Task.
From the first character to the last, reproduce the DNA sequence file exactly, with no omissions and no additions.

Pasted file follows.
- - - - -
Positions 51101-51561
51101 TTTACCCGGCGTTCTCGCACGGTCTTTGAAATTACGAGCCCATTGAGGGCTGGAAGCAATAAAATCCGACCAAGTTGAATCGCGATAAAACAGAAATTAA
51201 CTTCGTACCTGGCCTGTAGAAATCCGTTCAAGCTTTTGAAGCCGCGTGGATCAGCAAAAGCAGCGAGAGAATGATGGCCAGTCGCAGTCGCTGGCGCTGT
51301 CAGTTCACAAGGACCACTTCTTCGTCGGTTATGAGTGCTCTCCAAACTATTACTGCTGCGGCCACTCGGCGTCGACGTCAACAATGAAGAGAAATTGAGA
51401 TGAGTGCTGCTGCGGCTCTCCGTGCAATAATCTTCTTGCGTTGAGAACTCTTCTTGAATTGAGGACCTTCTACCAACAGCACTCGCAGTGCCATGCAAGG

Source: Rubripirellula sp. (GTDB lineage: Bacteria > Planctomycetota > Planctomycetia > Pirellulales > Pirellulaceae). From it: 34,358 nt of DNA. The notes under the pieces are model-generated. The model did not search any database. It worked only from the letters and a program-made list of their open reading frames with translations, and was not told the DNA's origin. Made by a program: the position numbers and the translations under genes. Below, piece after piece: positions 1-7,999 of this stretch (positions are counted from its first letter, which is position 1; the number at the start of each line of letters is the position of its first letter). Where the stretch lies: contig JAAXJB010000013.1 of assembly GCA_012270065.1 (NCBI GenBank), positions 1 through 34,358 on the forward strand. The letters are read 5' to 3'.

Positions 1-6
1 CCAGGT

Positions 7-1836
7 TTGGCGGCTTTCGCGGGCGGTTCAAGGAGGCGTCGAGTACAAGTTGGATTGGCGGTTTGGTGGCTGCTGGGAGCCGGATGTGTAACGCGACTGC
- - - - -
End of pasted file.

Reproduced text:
Positions 51101-51561
51101 TTTACCCGGCGTTCTCGCACGGTCTTTGAAATTACGAGCCCATTGAGGGCTGGAAGCAATAAAATCCGACCAAGTTGAATCGCGATAAAACAGAAATTAA
51201 CTTCGTACCTGGCCTGTAGAAATCCGTTCAAGCTTTTGAAGCCGCGTGGATCAGCAAAAGCAGCGAGAGAATGATGGCCAGTCGCAGTCGCTGGCGCTGT
51301 CAGTTCACAAGGACCACTTCTTCGTCGGTTATGAGTGCTCTCCAAACTATTACTGCTGCGGCCACTCGGCGTCGACGTCAACAATGAAGAGAAATTGAGA
51401 TGAGTGCTGCTGCGGCTCTCCGTGCAATAATCTTCTTGCGTTGAGAACTCTTCTTGAATTGAGGACCTTCTACCAACAGCACTCGCAGTGCCATGCAAGG

Source: Rubripirellula sp. (GTDB lineage: Bacteria > Planctomycetota > Planctomycetia > Pirellulales > Pirellulaceae). From it: 34,358 nt of DNA. The notes under the pieces are model-generated. The model did not search any database. It worked only from the letters and a program-made list of their open reading frames with translations, and was not told the DNA's origin. Made by a program: the position numbers and the translations under genes. Below, piece after piece: positions 1-7,999 of this stretch (positions are counted from its first letter, which is position 1; the number at the start of each line of letters is the position of its first letter). Where the stretch lies: contig JAAXJB010000013.1 of assembly GCA_012270065.1 (NCBI GenBank), positions 1 through 34,358 on the forward strand. The letters are read 5' to 3'.

Positions 1-6
1 CCAGGT

Positions 7-1836
7 TTGGCGGCTTTCGCGGGCGGTTCAAGGAGGCGTCGAGTACAAGTTGGATTGGCGGTTTGGTGGCTGCTGGGAGCCGGATGTGTAACGCGACTGC